* V-1 Voicings – All 35 Types on Top 4 Strings, 1985-01-22. [This is the complete collection of V-1 chords for each of the 35 types, using systematic inversions. Ted wrote this page as a worksheet for himself, possibly eyeing this to be included in his unrealized book on the V-System. Being V-1 chords, these are almost always extremely long stretches. They were all listed here, not with the intent that one would learn them all, but as a catalog for reference. If you find one or two chords that you like and can use, then the page may be considered a success. Redrawn grids to save your eyes from squinting and trying to decipher Ted’s itsy-bitsy tiny writing.]

In the Combined Groups section:
* V-System – Chord Numbers 6, 21, and 5, 2003-07-19, 2003-08-01. [In discovering and developing his V-System of chord voicings, Ted found that there are 43 4-note chord types. On this page Ted elaborates on chords #6, 21, and 5, by writing out all 14 V-system chords, each one presented with its systematic inversions. He does this in notation only here. We did not attempt to provide grid chord diagrams for each – that is left up to the student. However, don’t be discouraged if you can’t finger each chord, since some may be unplayable unless using some unconventional techniques, such as: using the right-hand to fret certain notes, using the left-hand thumb over the top of the fingerboard, or using natural or artificial harmonics. These pages are meant as a reference catalog – not a lesson to learn each form. One thing we can take away from this page is an appreciation for Ted’s systematic and mathematical organization for discovering all the chord possibilities. Re-notated for easy reading and reference.]

* Regular Major and Regular Major Extensions V-1, V-2 Top 4 Strings, 1985-02-02. [This page is another organization of chords based on the soprano note, using just the top 4 strings. Here Ted is looking at the outer voices: the 1st and 4th strings, the soprano and bass notes. He then organized them accordingly: 3rd in bass – 1st inversion; 9th in bass; Root in bass and soprano (a doubling); 7th in bass – 3rd inversion; 6th in bass; and 5th in bass – 2nd inversion. These are all major unaltered types, so no 4th or #11th chords are included. Ted intended to continue this study by next putting the 9th in the soprano, but never finished this series. Redrawn chord grids for clarity.]

Posted in the section, “Contributions from Tomas Campbell.”
* Chord Forms for Visualizing Scales, Arpeggios, and Runs and Runs by Ted Greene. (compiled by Tomas Campbell). [This file explains in detail the voicings and chord tones for each string of each chord that Ted illustrated in his original grid diagrams HERE.]

Posted in the section, “Contributions from Tsuyoshi Ichikawa.”
* New Orleans Style by Ted Greene, 1997-01-27.  [Tsuyoshi Ichikawa shares his write-up of a private lesson he had with Ted in January of 1997. Written in standard notation and TAB, he also created a YouTube video demonstrating the lesson: ]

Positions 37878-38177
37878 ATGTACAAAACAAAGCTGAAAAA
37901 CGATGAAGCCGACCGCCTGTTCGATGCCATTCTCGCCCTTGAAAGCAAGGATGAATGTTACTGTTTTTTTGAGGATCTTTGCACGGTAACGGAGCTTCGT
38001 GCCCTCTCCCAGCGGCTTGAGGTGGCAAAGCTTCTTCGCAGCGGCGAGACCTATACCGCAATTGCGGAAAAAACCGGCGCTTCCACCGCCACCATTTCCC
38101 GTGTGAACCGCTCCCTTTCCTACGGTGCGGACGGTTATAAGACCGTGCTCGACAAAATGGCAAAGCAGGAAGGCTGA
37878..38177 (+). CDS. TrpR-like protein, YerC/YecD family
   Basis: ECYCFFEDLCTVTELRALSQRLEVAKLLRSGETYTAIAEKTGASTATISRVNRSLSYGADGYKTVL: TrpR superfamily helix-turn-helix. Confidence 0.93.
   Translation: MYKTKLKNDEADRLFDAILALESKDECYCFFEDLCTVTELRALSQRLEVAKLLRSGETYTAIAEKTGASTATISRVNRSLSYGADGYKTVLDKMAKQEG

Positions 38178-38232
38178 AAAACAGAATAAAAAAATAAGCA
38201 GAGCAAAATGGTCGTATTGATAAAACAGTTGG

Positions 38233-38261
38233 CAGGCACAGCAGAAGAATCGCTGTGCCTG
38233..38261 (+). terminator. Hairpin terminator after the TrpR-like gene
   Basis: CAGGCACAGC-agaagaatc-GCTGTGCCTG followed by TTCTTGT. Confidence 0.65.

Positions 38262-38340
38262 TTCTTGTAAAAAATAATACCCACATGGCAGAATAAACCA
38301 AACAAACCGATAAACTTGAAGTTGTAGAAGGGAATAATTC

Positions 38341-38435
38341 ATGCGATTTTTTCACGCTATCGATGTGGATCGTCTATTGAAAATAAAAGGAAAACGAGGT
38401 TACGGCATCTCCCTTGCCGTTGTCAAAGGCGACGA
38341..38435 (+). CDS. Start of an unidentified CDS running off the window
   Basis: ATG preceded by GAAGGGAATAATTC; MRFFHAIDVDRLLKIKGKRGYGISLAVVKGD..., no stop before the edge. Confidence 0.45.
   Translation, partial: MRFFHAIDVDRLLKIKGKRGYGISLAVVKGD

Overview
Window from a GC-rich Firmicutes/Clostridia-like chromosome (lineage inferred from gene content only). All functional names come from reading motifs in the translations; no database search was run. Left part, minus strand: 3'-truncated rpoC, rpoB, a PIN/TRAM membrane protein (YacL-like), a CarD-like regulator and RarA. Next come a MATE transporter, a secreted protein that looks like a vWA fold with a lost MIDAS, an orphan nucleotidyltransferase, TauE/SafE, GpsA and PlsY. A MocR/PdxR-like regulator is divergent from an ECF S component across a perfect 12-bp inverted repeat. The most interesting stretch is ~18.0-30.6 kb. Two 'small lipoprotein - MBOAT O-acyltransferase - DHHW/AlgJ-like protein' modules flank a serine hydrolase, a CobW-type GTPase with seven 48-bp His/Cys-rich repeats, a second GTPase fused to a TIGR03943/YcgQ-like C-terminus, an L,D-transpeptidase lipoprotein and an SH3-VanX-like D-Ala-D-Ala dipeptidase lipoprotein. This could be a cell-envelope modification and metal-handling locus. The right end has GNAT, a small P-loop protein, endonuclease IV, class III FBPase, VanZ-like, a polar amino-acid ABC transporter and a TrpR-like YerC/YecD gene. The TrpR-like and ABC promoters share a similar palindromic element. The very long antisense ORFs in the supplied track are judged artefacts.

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The Official Ted Greene Forums

* Of course, most of the videos are posted right here in our Video Section

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- - - - - - - - - - - - - - My Life with The Chord Chemist - - - - - - - - - - - - - -

My Life with The Chord Chemist
A Memoir of Ted Greene, Apotheosis of Solo Guitar
By Barbara Franklin

BUY NOW - Available at

Publication Date: Nov 24 2009
Page Count: 276
Trim Size: 8" x 10"

A retrospective of Ted Greene, virtuoso solo guitarist, beloved music teacher, world-renowned author and innovator of unique music concepts for guitar. This book also includes an overview of Ted Greene's early life and musical development, plus an insightful narrative of the 13 years prior to his death

Six agonizing months after losing my beloved Ted, I slowly emerged from a state of profound disbelief, almost coma-like. At that time I didn’t know what to do with the remnants of my life; then a path began to unfold before me. This website was started and became a saving grace.

During the ensuing years, I organized and categorized Ted’s material and personal studies. Upon completion of that massive undertaking, once again, I didn’t know what to do, so I began writing.

I wrote pages, and then threw them away, until once again a path began to unfold. What I wrote is mostly a personal memoir. I suppose it was what I had to write first.

From the preface:

“The decision to reveal parts of our personal life was something I deliberated over for a long time. Because our lives became so inextricably bound, I included what I felt necessary, but not without a considerable amount of apprehension. This book illustrates the many parallels between Ted the musician and Ted the person. I felt it was important to convey how Ted was driven compulsively not just to pursue music, but so many other things he loved.”

With this in mind, here is our story. It IS very personal and I still have apprehensions about publishing it. My hope is that it brings you closer to Ted, as you begin to get to know and understand this unique and extraordinary man and musician.